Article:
Attorneys for handicapped children in the District of Columbia have asserted that the city's latest plan for special education services is inadequate. They have asked a federal judge to appoint an independent court officer to ensure that District officials provide these children with an adequate, free public education.

The city filed the plan last month after District and school officials were held in contempt of court for ignoring a federal judge's 8-year-old order to make special schooling available for handicapped children.

Judge John Garrett Penn issued the contempt finding in June and directed that a report be filed with the court on efforts to comply with the order.

In papers filed in U. S. District court this week, however, the children'slawyers cited the city's long record of failure to abide with that order. They told Penn that only a court-appointed "special master" would have sufficient authority to help city officials get their plans "on the right track."

Those lawyers also contended in court papers that the city plan to overhaul its special education system had not been endorsed by the Board of Education, is "vague and confusing" and contains conflicting proposals.

They have suggested that a special master draft a comprehensive plan to clear up the violations cited by Penn in June and to propose ways to remedy inadequacies and bureaucratic problems within the special education system.

The lawyers also asked that a panel of three experts be appointed to assist the special master, whose own background should include expertise in law, business, government and education or special education.

Special masters are appointed by courts in extraordinary circumstances in which cases become so unwieldy that a judge decides that he needs assistance to make sure that the court's orders are carried out in a particular case.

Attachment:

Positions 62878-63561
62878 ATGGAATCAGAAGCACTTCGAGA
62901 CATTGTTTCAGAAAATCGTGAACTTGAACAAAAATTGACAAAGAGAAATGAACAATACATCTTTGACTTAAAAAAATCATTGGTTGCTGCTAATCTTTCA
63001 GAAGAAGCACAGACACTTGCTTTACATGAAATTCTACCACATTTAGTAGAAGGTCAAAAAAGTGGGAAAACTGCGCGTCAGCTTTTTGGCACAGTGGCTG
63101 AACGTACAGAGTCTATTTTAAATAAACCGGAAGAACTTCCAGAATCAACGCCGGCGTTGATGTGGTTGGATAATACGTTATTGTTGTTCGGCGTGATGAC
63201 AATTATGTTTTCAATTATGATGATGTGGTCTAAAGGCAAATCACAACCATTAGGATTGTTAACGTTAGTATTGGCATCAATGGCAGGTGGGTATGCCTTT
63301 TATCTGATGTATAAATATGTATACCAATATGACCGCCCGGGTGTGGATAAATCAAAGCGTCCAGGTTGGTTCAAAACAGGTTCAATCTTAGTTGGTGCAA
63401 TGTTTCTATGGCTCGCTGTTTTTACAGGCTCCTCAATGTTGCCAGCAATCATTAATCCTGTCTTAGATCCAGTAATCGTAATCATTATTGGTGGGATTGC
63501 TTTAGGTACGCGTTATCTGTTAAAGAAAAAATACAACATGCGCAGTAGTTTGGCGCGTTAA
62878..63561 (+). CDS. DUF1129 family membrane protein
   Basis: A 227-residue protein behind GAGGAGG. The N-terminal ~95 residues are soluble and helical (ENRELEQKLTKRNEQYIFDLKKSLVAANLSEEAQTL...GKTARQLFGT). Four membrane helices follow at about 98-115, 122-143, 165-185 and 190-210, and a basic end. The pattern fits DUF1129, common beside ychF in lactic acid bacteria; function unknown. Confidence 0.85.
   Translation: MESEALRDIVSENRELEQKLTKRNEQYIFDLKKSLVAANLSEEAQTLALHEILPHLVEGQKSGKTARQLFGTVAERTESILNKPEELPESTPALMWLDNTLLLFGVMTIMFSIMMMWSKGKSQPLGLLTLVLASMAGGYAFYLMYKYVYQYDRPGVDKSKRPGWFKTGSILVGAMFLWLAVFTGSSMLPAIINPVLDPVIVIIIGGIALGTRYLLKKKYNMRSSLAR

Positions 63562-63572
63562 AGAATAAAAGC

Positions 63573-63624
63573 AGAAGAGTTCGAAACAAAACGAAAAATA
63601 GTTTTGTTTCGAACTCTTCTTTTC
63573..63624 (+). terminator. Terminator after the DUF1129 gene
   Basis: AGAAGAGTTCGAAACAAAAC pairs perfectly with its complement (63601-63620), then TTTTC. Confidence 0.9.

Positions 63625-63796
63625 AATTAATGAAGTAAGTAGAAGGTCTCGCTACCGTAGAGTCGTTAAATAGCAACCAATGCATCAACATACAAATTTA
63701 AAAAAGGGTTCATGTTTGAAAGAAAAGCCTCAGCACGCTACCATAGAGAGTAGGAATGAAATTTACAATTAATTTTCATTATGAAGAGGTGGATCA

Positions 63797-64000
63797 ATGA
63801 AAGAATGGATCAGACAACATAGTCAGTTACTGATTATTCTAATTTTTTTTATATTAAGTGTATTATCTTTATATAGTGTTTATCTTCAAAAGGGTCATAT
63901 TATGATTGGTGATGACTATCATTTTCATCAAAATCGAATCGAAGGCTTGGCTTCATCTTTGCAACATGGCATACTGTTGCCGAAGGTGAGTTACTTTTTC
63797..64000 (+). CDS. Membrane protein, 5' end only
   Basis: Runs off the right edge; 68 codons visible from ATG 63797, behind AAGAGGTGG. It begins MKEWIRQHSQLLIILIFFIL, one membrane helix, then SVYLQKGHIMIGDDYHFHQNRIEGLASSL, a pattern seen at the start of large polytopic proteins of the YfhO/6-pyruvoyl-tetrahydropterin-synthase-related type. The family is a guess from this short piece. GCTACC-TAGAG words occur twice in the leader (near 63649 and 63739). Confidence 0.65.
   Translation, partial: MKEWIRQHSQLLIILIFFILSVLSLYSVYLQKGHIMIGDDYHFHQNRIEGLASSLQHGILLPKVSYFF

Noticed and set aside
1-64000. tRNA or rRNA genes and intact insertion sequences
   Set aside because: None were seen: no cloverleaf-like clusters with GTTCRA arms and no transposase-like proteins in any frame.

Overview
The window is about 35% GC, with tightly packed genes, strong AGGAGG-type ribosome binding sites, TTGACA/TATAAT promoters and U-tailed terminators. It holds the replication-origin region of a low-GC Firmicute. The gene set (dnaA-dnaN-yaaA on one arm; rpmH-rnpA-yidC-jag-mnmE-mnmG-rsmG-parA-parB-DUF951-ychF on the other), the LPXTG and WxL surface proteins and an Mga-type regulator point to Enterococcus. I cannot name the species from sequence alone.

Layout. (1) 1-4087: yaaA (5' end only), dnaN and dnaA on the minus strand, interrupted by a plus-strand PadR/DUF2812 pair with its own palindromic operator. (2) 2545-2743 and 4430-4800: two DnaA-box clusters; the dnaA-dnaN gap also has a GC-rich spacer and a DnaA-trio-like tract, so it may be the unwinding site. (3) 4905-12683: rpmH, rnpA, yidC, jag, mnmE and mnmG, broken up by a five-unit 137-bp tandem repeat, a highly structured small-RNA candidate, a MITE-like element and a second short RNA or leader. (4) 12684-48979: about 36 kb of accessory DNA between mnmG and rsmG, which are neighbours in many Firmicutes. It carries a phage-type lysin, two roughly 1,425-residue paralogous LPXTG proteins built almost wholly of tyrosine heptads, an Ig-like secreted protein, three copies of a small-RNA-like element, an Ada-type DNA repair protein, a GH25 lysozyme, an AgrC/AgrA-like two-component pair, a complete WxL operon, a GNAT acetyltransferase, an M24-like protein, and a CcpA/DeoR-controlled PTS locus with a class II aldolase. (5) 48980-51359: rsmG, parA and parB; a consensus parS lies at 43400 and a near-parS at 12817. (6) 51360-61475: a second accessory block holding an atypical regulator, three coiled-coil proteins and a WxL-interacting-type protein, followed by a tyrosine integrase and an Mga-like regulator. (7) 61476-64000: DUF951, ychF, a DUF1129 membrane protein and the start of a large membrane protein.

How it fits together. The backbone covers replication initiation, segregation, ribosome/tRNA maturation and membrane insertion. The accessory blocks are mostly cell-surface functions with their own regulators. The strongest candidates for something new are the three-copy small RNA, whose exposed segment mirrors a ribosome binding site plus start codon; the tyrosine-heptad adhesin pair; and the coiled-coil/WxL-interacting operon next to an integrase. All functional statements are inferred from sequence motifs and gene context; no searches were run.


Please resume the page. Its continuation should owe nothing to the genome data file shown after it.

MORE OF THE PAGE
Court papers noted that a special master was first appointed in the case in 1975 for a one-year term by the late judge Joseph Waddy to help implement his landmark 1973 ruling, which said that handicapped children had a right to an adequate free public education.

But lawyers for the handicapped children said this week that the new special master should have broader authority to develop and to take an active role in its implementation.

School board general counsel James E. Brown acknowledged that the board had not yet acted on the comprehensive plan submitted to Judge Penn in July. h

School board member Frank Smith [Ward One] said the plan is set for consideration by the board in September. He added that he would be surprised if any changes were made, but, he said, "with this board you never know."

The comprehensive plan submitted to the court calls for establishment of a Child Study Center to evaluate students' special education needs; staff reorganization to improve efficiency; implementation of basic special education programs in individual schools, and reorganization of the much-critized Office of Special Education.

In court papers however, the children's lawyers contend that the city has no strategy for getting the money to carry out its plans and fails to address concerns that were raised about possible cutbacks in the existing special education staff.

According to city figures, about 9,000 city children receive special education services, ranging from classroom lessons to residential care.